In just two weeks, the B.C. Legislature will sit once again. The government will deliver a speech from the throne and table the next B.C. budget. In anticipation of the ensuing budget debate, it's time to start a conversation on Medical Service Plan (MSP) premiums, a regressive tax that unfairly burdens low and fixed income British Columbians along with small business owners and the self-employed.
Currently in British Columbia, individuals who earn more than $30,000 must pay a monthly flat fee of $72. This means that someone who earns $30,000 per year pays the same MSP premium as a person who earns $3,000,000 per year. MSP premiums are perhaps the most regressive form of taxation in B.C.
Progressive taxes, such as income or corporate tax, are based on the premise that those who can afford to pay more should pay more. That is, higher income earners would pay larger taxes than lower earners. This premise forms the foundation of our income tax systems right across the country.
Some may wonder why we have to pay provincial MSP premiums in the first place. After all, we are the only province in Canada to require them. The rest of Canada has moved away from monthly premium charges and instead uses general tax revenues -- primarily provincial income taxes that are based on taxpayers' ability to pay -- to acquire the funds needed to pay for Medicare services. In fact, after the Alberta government announced its plans to eliminate their premium charges for MSP coverage in 2008, B.C. was left as the only province to continue charging these individual flat-rate premiums. Every other province in the country uses a progressive system of health care funding.
In the 2014/15 B.C. budget, revenue from MSP premiums was expected to be $2.271 billion, whereas corporate tax revenue was estimated to be $2.348 billion. While the province does not have the fiscal resources to stop charging MSP premiums without replacing the revenues, there are progressive alternatives we should be exploring.
We need look no further than provinces like Ontario and Quebec, where health premiums are paid in your annual income tax return, rather than as flat-rate monthly levies. This approach avoids the regressive effects of monthly premiums since rates rise with income to a maximum annual level. For example, in Ontario the current maximum annual rate is set at $900 for taxable incomes of $200,600 and higher, with those individuals earning less than $20,000 paying no premiums; in Quebec, the maximum annual contribution is $1,000 for taxable incomes over $150,000.
There are also numerous other benefits in using our annual income tax return to pay health care premiums. There would be no need for the massive provincial bureaucracy to notify, collect, and chase after MSP premiums. Huge postage savings would result from eliminating monthly invoicing. And we would no longer have to endure the horror stories about people who've moved abroad for several years only to return to B.C. and have collection agencies chasing them for unpaid MSP premiums.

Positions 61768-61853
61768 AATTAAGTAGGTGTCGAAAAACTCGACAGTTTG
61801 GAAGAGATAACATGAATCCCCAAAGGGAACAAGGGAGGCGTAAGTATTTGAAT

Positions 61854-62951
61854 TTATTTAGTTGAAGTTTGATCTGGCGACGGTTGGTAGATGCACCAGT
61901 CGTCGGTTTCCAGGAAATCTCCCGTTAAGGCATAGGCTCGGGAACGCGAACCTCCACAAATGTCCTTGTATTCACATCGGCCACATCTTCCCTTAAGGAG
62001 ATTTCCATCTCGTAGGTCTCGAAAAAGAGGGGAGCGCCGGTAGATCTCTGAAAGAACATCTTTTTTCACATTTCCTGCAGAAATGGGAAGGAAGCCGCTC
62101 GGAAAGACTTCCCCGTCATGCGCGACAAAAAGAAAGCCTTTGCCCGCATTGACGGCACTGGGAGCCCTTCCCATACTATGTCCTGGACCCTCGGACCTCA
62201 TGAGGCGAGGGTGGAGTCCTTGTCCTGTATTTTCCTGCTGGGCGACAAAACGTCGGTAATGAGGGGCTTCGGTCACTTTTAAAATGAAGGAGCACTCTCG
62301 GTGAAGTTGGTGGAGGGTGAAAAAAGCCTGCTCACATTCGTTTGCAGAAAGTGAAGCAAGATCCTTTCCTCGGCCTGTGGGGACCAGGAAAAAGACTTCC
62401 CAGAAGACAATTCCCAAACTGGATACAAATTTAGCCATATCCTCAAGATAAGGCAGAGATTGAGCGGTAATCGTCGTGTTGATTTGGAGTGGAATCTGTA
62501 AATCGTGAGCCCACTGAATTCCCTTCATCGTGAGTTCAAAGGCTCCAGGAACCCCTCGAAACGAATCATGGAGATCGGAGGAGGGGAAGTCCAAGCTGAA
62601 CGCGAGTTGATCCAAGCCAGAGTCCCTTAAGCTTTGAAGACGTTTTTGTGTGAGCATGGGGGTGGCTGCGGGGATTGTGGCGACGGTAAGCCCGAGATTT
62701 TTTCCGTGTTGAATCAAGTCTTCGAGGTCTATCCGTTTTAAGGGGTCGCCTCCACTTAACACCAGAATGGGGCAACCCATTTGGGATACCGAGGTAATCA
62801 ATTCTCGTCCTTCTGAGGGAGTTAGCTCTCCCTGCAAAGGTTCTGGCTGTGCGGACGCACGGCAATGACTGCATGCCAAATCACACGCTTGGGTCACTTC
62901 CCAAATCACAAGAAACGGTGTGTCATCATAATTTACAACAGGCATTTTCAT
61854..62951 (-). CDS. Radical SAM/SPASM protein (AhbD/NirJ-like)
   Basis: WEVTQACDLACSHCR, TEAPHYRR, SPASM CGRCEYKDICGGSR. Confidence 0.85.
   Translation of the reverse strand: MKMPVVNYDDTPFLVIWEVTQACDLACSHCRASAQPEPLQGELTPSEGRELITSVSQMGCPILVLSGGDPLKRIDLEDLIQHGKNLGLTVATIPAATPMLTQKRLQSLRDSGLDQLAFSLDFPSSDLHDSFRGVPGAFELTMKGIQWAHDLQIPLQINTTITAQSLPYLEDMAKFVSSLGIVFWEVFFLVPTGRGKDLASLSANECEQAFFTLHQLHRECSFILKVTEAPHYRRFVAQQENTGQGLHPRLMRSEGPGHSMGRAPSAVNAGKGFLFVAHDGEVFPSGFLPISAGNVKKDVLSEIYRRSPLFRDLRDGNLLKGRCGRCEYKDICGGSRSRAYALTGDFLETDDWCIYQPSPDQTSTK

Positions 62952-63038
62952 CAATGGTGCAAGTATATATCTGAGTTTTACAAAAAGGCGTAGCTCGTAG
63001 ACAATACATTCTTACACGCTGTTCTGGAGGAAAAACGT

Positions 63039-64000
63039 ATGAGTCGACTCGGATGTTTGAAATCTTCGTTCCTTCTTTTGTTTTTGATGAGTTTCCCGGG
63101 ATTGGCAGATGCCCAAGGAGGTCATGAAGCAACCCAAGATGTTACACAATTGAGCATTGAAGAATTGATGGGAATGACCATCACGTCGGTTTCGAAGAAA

In eliminating the MSP, legislation would have to include a stipulation. Those employers who have negotiated MSP (taxable) benefits as part of overall compensation would have to roll the benefit cost into base salary.
Employees would benefit by seeing an increase in compensation up front. Employers would, too. When the government increases MSP premiums, employers are on the hook for a fixed cost that they have no control over. This is particularly problematic for schools and hospitals that are also funded by the government. The MSP premium increases are not funded, so these, and other institutions, have to find the money within their existing budget.
You can still ensure complete transparency of a progressive MSP premium by simply including it as a line item on the annual income tax return. It then moves from a regressive to progressive tax as in every other province in Canada.
Successive British Columbia governments have made a choice -- a choice to favour regressive over progressive taxation. It's a choice that puts the interests of the wealthy over the interests of low and fixed income British Columbians along with small business owners. And the choice is made, in part, to maintain the illusion of low taxes.
It is time for B.C. to replace MSP premiums with a more progressive and equitable approach to funding our health care system. Overhauling our current, regressive approach would be a positive step in addressing poverty and income inequality, and ensuring a sustainable health care system for now, and future generations.
It is a conversation British Columbians deserve.